Despite the headlines and the growing popularity of weight loss surgery, it appears that the number of of people who fall into these categories continues to rise. With 30% of Americans already considered overweight, these numbers are startling, to say the least.

It's no easy feat to lose 100 pounds or more, but that's no reason to give up hope. If you have a lot of weight to lose, here's an excellent article on getting started. The key point seems to be that what works for those with 20 pounds to lose may not work with those who have 100 to lose, so see your doctor and develop a plan that works for you.

Fit Links: Stretching to reach your goals

Filed under:

As fabulous as we at That's Fit think this blog is, the truth is there are hundreds of wonderful blogs on healthy living to be seen all over the blogosphere. So in this feature, Fit Links, we'll introduce you to some that have caught our eye.

I remember back in elementary school gym class, when we all had to do 5 minutes of stretching before every game of dodgeball. Back in those days, I loved stretching. In fact I wished those 5 minutes could last the whole gym class so I wouldn't have to inevitably (and repeatedly) get hit it the head by a big rubber ball.

But once I got older and started finding sports and workouts I actually enjoyed, stretching started to feel like a waste of my precious time. But don't be tempted to skip the stretches before your next workout! They not only protect you from injury but also add to your results. This week, check out these fitness blogs with helpful stretching information:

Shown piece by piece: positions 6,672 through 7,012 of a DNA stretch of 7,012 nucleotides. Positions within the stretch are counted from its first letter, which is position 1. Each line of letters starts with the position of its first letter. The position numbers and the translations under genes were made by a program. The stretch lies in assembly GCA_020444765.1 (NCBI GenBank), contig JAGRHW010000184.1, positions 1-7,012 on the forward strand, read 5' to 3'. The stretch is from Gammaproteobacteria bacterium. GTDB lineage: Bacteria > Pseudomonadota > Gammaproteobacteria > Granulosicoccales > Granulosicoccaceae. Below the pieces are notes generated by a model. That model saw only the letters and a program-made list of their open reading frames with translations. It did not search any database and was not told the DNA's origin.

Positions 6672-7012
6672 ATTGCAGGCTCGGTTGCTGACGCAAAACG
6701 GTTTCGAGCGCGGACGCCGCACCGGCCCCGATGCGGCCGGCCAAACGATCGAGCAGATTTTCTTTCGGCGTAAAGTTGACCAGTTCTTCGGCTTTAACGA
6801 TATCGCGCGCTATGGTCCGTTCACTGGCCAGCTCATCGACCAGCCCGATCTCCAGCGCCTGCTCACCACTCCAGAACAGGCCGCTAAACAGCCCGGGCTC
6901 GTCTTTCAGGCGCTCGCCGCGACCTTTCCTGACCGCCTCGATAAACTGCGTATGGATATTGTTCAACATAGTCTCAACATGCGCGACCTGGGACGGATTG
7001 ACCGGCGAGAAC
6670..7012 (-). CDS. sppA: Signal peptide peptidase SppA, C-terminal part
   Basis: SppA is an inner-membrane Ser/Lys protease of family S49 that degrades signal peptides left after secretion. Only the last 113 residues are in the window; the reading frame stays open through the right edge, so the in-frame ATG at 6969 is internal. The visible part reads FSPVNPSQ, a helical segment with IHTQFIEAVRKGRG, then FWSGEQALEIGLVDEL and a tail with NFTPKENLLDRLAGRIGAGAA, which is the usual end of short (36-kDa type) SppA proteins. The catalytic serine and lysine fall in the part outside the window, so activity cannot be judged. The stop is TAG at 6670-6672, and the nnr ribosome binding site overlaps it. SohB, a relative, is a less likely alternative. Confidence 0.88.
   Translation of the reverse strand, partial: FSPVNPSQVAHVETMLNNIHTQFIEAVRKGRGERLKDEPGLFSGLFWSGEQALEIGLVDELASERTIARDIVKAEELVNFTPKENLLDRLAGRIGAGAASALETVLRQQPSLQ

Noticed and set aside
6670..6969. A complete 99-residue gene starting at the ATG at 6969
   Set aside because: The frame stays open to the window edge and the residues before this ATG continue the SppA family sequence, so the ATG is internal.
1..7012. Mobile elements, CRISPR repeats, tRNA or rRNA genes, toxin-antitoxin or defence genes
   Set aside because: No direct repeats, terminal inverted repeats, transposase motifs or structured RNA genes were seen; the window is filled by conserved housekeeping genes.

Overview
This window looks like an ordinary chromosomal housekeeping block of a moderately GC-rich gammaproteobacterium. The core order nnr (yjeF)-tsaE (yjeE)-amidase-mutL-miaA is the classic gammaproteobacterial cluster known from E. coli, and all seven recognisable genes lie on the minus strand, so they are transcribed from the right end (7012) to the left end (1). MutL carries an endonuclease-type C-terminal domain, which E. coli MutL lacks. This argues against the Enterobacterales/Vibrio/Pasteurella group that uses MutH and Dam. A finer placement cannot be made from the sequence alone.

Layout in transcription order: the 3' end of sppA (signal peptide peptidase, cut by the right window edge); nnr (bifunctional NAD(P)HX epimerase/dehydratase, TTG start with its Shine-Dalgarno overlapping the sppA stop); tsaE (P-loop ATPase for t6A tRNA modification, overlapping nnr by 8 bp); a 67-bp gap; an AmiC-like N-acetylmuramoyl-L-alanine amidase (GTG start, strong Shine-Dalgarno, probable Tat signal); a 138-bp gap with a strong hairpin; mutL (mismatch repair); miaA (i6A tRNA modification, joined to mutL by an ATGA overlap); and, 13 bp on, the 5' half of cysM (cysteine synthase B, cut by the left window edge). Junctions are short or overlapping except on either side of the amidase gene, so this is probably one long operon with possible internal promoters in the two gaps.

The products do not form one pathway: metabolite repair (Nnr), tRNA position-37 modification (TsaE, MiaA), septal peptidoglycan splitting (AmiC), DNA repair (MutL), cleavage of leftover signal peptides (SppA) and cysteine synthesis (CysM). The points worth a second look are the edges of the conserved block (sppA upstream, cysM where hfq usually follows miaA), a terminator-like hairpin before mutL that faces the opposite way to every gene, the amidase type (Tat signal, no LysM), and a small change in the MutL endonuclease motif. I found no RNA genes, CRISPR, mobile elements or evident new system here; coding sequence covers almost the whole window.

Fitness Fixation is a blog that adds a bit of humor to health and fitness blogging but also feature some really useful partner stretches.

Even stretching has become controversial lately! Does stretching while standing really improve your range of motion while you're moving? For the stretching skeptics, read what Jason Ferruggia Uncensored has to say.

And last but not least, Get Great Legs, is well... pretty self explanatory! Check it out for some stretches to help tone and shape your legs, just in time for swimsuit season.
Permalink | Email this | Comments

You Are What You Eat: But why would you eat Brussels sprouts?

Filed under: , , , , , , ,